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Will toys damage our children’s future?

Recycling plastic packaging is important, but recycling plastic toys is necessary.

Plastic is lightweight, flexible and colourful, moreover it is also economical and can be rapidly produced. We use it in medicine, life-saving tools and car production (thanks to its weight, cars are lighter and use less fuel). Plastic provide us a lot of comforts, but this generates the increase of plastic waste and environmental issues.

Although there is a lot of research about micro-plastics and plastic packaging waste, the impact of hard plastic is often neglected. Hard plastics are rigid plastic materials that cannot be recycled with standard methods and constitute the majority of objects we use in daily life. Examples of hard plastics are PET (polyethylene terephthalate, used to produce bottles and sheets), HDPE (high-density polyethylene, for detergent containers, plastic furniture and toys), PVC (polyvinyl chloride, tubes for constructions, joineries, vinyl floors, etc.), PP (polypropylene, for household items and street furniture) and PS (polystyrene, mainly used in small objects such as crockery and frames). Plastic packaging creates a lot of waste but when we buy a bottle of water, the mass of the plastic is only about 2% of its total weight. Plastic toys, however, are almost entirely made of hard plastic. For instance, a toy kitchen contains 5.6 kg of valuable plastic, the equivalent of 400 empty plastic water bottles. Children grow fast, their abilities and interests shift even faster therefore, toys are often thrown away after a short lifespan.

The biggest toy companies are aware of the impact of their products on the environment and are taking steps to become more sustainable.


In September 2020 the Danish company reported that it plans to replace plastic bags with paper ones inside box sets to hold loose bricks. The switch will start next year and the company aims to completely eliminate plastic bags by 2025. It said children liked the paper alternative "as they were environmentally friendly and easy to open.". Lego CEO Niels B Christiansen said in the statement: “We have received many letters from children about the environment asking us to remove single-use plastic packaging”.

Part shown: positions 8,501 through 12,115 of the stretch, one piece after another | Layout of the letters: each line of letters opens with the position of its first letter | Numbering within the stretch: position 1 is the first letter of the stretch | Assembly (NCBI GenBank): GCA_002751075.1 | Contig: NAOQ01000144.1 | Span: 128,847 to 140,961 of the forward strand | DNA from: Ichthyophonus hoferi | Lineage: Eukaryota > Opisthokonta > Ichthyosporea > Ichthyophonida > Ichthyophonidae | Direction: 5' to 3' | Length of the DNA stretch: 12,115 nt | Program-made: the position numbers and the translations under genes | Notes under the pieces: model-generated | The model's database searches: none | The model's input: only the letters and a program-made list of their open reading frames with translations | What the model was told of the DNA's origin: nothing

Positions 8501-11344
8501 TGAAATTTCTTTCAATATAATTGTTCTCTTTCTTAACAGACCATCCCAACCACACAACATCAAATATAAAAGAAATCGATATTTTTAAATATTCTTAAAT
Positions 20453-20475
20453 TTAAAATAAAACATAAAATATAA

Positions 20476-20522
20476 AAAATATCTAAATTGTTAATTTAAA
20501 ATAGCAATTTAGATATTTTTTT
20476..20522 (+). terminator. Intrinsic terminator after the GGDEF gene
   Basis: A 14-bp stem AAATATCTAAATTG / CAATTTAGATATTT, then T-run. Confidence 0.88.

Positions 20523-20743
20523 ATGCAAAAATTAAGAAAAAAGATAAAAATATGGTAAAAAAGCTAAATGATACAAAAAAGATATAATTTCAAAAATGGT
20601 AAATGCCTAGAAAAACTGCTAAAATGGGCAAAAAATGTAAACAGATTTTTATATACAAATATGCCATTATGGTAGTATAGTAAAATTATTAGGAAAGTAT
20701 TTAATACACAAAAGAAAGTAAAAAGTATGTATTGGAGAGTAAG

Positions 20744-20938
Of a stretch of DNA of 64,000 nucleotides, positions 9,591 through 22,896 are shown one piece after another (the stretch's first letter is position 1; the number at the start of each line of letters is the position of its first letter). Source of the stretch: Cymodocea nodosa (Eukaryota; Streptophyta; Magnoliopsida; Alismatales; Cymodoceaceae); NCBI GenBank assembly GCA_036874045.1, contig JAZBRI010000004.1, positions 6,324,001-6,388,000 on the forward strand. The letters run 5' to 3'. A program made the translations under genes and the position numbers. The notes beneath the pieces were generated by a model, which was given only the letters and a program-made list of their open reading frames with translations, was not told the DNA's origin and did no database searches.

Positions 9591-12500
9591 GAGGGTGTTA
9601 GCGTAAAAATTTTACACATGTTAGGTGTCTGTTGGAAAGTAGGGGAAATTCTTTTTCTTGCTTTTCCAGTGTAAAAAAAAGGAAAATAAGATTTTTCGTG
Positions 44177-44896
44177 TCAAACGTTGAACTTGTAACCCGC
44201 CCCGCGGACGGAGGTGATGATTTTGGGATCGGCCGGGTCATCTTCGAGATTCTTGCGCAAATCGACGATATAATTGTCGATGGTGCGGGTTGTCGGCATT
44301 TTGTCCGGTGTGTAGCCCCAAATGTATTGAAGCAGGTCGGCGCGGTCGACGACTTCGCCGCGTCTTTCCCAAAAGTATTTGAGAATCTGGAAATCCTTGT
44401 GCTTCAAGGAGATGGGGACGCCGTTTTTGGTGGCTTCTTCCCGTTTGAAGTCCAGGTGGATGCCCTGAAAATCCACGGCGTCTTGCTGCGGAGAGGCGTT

This change is part of a EURO 340 million ($400 million) initiative to increase sustainability efforts over the next three years. Even if Lego bricks themselves are primarily made of plastic, the company expects its manufacturing operations to be carbon neutral by 2022.

Lego Group announced also it is already looking to expand the use of so-called “bio-bricks” made of sugar cane, which currently makes up 2% of its pieces. It said it was also researching other alternative materials to plastic and designing toys that would teach kids "sustainability through play.".


Mattel is an American multinational toy manufacturing company founded in 1945 with headquarters in El Segundo, California. Most popular brands in this company are Barbie, Fisher-Price, Polly Pocket and Hot Wheels. It is the world's second largest toy maker in terms of revenue, after The Lego Group.

In December 2019 the company announced its plan to achieve 100% recycled, recyclable or bio-based plastics materials in both its products and packaging by 2030. The first step is to debut Fisher-Price Rock-a-Stack made from sugarcane-based plastics and packaged in 100% recycled or sustainably sourced materials.

This new goal expands the Company’s Environmental Sustainable Sourcing Principles, announced in 2011. In 2018 the company produced 90% of the paper and wood fibres used in its packaging and products from recycled or Forest Stewardship Council (FSC) content. In 2020 this production increased to 93%. In addition, the Mattel has adopted the How2Recycle label, a standardized labelling system that communicates recycling instructions to the public.

At the beginning of the year, Mattel established an Environmental Sustainability Council: a multi-functional team of leaders dedicated to actively advancing the company’s sustainability efforts in several areas, including materials innovation.



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